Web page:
Nature of demand• Derived demand and autonomous demand• Demand for producers’ goods and  consumers’ goods• Durable and non...
• Industry demand and firm demand• Joint or complementary demand and  composite demand
Factors influencing elasticity of dd• Nature of commodity• Availability of substitutes• Number of uses• Consumer’s income•...
• Complementary goods• Time• Recurrence of dd
Elasticity of demand• Factors like price, income, etc indicate  only the directional impact of changes• Magnitude of impac...
Kinds of elasticity measurements• Point elasticity—found for each demand  determinant• Arc elasticity—measure of average  ...
Price elasticity of demand• Price falls qty demanded increases• Price and qty have offsetting effects• Proportionate chang...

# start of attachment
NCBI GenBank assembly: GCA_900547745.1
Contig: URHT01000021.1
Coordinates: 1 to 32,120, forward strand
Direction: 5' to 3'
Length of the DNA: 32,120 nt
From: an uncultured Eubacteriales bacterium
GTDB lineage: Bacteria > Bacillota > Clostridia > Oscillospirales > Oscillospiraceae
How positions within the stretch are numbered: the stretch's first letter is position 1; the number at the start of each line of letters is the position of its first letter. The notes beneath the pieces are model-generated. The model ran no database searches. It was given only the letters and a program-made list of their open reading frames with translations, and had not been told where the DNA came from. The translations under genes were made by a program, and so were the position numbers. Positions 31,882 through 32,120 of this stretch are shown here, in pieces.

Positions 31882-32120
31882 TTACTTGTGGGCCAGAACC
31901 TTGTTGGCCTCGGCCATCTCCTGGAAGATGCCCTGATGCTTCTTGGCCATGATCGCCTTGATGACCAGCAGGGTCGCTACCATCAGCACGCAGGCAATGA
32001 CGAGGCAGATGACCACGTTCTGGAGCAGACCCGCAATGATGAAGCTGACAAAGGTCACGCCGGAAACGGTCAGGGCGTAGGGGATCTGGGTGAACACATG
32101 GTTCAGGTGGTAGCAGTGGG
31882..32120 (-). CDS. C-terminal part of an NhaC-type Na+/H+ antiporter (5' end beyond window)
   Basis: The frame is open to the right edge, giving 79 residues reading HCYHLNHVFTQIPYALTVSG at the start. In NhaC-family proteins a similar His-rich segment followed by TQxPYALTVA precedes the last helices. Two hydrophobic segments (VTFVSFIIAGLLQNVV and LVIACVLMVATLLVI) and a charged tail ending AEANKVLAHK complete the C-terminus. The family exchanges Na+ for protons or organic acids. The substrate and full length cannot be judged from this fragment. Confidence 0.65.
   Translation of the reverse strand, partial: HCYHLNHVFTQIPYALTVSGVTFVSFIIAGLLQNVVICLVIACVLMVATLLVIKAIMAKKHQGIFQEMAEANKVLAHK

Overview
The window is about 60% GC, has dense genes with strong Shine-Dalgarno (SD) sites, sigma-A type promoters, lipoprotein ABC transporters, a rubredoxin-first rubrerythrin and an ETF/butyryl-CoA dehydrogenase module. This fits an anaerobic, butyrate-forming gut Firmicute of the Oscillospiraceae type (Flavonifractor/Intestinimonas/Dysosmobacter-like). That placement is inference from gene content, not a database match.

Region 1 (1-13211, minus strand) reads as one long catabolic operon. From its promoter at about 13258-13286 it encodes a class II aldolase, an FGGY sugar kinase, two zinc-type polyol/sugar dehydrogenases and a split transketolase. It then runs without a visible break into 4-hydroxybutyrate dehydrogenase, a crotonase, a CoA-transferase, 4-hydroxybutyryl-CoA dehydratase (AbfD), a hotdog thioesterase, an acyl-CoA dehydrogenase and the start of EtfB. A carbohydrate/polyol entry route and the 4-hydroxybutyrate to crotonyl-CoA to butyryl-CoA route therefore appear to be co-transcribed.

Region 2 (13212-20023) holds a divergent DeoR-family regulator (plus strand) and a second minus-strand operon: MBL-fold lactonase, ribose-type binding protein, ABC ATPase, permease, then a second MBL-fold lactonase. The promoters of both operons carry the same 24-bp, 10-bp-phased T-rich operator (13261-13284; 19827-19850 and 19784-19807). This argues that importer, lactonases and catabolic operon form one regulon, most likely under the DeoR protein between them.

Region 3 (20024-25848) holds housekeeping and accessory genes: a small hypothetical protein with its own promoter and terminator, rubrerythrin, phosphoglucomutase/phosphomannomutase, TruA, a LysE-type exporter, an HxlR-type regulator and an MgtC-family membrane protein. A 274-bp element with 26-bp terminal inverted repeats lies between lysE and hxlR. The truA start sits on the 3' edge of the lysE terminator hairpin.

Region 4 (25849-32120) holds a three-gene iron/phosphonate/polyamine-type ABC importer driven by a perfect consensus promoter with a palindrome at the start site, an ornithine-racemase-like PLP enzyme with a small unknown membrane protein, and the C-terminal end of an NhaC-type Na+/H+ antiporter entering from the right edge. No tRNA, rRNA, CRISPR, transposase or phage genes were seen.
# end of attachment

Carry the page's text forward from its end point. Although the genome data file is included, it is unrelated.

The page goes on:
Types of price elasticity• Perfectly elastic dd: slight rise in price consumer  stops buying it, rarely encountered in pra...
• Relatively inelastic dd: proportion of  change in qty demanded is less than that  of price, e<1, e lies between 0 and 1•...
Determinants of price elasticity• No. and closeness of substitutes—large no of  substitutes, dd highly elastic• Share of c...
Income elasticity• % change in qty demanded of pdt X /  % change in income of consumer• Income elasticity positive for all...
• Personal disposable income• Current income—transitory income and  discretionary income• Increase in transitory income le...
Types of income elasticity• High income elasticity ey>1—jewellery,  luxuries• Unitary income elasticity ey=1• Low income e...